Jeamy Molina, an Oncor spokeswoman, said the utility has opened its 2013 residential solar incentive program with "more than $7 million available." This year, the program pays on a maximum of 8,300 watts, or about $12,900 for residential installations.

If Oncor pays out all of its incentive money, it will be the utility's biggest year for residential solar since it started the program in 2009. The previous high was $4.7 million in 2010.

It should also serve by far the most customers, since the incentive in 2010 was $2.35 per watt. As a rule, utilities with solar incentive programs peg their payment to the cost of a job. With the market price of solar installations coming down, the incentives also come down.

Oncor also has a commercial PV incentive program, but it is only about $4 million this year and is nearly all taken already, Molina said. The commercial incentive is $1.09 per watt.

The decline in solar panel pricing was particularly sharp in 2011, when it fell about 50 percent. That trend, while favorable for consumers, has slammed U.S. solar panel makers, including Solyndra, the politically-infamous California company that received $528 million in federal loan guarantees.

The slide in prices has produced charges of unfair dumping against Chinese panel makers, by far the world's biggest. But observers don't expect solar panel prices to rise even with U.S. duties imposed on Chinese imports.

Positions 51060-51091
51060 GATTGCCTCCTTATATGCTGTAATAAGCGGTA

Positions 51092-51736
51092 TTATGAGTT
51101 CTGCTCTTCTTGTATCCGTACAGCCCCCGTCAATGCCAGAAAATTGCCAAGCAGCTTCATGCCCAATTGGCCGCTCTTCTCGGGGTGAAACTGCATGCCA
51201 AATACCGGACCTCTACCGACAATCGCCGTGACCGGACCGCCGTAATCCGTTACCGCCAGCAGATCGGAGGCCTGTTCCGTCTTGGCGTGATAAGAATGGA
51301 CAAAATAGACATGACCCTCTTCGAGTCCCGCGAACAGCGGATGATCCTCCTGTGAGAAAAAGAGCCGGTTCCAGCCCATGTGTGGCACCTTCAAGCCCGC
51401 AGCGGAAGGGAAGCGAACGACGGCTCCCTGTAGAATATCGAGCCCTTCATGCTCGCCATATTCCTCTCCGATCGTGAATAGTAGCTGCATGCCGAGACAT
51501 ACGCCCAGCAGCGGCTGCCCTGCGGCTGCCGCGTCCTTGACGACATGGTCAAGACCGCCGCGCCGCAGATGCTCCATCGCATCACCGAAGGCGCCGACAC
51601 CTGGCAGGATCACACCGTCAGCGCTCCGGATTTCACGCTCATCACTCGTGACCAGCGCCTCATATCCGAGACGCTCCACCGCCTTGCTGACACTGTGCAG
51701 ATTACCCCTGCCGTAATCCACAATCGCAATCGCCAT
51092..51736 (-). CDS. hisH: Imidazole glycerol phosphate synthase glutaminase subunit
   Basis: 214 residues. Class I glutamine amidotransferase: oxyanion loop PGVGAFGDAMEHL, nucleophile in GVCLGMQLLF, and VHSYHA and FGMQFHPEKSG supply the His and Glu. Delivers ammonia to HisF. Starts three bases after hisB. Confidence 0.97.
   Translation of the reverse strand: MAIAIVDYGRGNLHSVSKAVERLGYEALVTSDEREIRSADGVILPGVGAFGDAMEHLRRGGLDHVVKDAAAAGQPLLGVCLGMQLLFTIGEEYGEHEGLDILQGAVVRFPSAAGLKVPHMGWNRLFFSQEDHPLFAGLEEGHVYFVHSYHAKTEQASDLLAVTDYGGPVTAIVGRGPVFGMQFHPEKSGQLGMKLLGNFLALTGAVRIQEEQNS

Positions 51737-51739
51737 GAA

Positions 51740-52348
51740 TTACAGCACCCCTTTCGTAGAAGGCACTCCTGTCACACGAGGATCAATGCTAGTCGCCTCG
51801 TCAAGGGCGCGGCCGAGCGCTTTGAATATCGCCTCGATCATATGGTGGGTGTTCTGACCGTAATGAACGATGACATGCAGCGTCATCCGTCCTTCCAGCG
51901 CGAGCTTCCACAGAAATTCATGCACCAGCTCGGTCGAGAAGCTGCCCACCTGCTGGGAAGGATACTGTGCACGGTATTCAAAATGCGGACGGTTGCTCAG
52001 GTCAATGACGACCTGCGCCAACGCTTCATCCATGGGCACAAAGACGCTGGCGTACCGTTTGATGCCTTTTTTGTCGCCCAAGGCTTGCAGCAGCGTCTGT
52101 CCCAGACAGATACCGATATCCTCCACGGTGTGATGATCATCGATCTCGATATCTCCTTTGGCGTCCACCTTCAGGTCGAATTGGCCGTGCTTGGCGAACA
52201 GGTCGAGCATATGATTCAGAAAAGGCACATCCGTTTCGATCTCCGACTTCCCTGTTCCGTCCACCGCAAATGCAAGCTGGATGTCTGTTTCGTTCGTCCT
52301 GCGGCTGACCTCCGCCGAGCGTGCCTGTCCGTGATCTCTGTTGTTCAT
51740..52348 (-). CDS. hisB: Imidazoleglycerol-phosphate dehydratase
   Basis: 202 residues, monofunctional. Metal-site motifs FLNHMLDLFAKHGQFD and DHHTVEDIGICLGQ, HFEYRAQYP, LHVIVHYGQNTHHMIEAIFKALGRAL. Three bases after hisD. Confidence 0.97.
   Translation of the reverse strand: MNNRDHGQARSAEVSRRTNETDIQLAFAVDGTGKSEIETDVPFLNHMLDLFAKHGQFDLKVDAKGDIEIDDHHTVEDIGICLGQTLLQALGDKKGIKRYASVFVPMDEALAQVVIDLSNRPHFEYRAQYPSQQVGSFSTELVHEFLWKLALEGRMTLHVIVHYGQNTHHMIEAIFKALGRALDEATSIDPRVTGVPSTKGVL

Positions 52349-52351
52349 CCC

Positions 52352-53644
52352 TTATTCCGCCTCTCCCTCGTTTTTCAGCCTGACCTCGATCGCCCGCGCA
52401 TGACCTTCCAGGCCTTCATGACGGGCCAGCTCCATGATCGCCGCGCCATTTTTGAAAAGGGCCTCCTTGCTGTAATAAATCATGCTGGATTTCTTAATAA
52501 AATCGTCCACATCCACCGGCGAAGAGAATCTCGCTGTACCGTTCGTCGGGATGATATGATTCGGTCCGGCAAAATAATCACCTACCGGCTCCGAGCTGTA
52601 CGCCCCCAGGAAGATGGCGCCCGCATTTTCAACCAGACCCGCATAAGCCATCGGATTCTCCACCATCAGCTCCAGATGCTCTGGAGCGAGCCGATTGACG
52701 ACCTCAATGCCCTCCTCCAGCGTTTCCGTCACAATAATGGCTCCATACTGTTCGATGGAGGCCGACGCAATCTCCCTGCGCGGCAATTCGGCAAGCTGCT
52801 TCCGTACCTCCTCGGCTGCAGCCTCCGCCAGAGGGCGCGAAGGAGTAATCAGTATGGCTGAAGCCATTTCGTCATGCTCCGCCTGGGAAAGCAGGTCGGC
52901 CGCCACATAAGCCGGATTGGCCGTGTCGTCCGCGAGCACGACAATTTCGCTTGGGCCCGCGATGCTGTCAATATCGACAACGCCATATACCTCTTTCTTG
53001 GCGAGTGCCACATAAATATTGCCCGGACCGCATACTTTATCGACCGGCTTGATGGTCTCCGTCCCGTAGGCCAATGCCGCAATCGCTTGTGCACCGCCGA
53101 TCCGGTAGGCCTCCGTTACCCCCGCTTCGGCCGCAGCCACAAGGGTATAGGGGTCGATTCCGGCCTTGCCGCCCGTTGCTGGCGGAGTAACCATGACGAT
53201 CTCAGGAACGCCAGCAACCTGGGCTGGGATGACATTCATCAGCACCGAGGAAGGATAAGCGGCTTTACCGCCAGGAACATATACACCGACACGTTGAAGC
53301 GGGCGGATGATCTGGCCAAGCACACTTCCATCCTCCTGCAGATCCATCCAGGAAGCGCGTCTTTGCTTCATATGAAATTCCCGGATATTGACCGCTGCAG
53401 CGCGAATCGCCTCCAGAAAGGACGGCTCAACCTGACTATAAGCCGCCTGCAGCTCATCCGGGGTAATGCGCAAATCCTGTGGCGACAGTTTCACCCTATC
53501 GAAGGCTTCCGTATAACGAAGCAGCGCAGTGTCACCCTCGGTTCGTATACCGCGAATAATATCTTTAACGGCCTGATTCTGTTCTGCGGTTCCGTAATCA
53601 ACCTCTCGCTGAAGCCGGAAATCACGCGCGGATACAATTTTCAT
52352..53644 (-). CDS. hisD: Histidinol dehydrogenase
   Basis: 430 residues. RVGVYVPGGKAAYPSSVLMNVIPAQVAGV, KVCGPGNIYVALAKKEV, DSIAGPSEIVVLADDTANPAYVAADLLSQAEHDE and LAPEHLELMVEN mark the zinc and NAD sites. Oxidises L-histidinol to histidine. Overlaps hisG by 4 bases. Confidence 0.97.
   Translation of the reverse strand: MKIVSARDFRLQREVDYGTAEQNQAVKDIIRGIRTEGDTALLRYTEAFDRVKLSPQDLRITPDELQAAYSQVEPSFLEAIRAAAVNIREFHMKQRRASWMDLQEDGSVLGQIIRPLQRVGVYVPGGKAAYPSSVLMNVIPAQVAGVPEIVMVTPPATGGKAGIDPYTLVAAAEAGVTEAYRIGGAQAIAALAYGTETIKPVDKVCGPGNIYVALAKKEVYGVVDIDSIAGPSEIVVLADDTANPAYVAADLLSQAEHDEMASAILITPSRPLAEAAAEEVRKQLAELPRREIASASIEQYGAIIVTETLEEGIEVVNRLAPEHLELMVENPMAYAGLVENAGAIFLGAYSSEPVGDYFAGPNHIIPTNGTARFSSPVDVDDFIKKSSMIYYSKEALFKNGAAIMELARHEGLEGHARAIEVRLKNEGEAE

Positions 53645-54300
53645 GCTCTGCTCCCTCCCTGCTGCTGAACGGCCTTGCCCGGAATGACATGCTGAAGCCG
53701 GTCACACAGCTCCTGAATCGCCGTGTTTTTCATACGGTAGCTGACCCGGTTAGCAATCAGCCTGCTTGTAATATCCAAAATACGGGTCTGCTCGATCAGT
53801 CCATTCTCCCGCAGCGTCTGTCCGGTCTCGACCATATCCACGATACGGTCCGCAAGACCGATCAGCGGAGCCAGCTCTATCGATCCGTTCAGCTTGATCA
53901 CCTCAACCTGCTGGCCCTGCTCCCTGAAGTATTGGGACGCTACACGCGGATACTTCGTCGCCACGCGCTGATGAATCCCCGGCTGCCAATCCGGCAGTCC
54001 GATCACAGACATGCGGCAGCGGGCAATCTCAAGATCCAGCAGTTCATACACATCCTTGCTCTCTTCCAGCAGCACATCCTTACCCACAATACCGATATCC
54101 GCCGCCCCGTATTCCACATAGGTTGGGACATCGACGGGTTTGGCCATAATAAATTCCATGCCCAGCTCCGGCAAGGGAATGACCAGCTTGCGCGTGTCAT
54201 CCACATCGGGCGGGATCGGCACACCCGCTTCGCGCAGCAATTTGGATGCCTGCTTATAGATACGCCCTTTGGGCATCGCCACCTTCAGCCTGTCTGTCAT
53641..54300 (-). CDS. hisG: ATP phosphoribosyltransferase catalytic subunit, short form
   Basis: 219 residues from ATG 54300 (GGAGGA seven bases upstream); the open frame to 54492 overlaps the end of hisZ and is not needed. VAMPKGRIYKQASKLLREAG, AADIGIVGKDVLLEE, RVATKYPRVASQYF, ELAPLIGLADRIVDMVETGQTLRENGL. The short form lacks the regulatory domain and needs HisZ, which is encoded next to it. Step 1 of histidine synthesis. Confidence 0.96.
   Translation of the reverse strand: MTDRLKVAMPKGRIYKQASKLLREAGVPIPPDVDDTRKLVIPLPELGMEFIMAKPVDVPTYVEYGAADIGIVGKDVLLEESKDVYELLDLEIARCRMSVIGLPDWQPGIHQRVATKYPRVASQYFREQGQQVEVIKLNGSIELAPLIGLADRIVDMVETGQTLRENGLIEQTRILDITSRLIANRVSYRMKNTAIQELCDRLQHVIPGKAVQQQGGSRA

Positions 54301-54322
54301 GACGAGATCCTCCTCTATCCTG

"There may be a plateau for a while. There has been a lot of consolidation among manufacturers, and production is shifting to other countries outside of China," said Russel Smith, executive director of the Texas Renewable Energy Industries Association in Austin. While there could be a small price rise, Smith said, "a resumption in cost-wringing" seems more likely.

"Five years ago, we dreamed of $1 a watt wholesale cost" for solar panels, said Scott Bourgeois at the Energy Shop in Carrollton. "Now, that's fairly common" for medium-grade panels, he said.

But even with the lower prices, incentives by Oncor and other utilities are what make homeowners act, Bourgeois said.

The state has moderate electricity prices, making solar a tougher financial sell. And in most markets those prices don't vary by time or day or season, methods employed by some states to spur conservation, he said. Finally, nearly all the state's renewable energy mandate has been filled by wind power, meaning there are no special state incentives for solar.

"That's what makes Texas a mediocre market," Bourgeois said.

Hafkesbring joined the ranks on Nov. 14, when he turned on a six-kilowatt array at his home. Last week, he jumped on his computer at work and logged into an online site where he could track the output of each panel and of the array overall.

That installation, like the one at his business, uses a piece of equipment on each panel, called a microinverter, that takes the direct current (DC) power from the panel and converts it to alternating (AC) current. Most residential installations have one large inverter, typically mounted near the home's electric meter, but microinverters are gaining ground because they are generally more efficient.

This sunny Thursday afternoon at 3 p.m., the array had produced 35 kilowatt-hours so far that day, bringing its output for the month of February to 342 kilowatt-hours. Since it was switched on, it has produced 2.28 megawatt-hours, worth about $230 at 10 cents per kilowatt-hour, a fairly typical residential rate.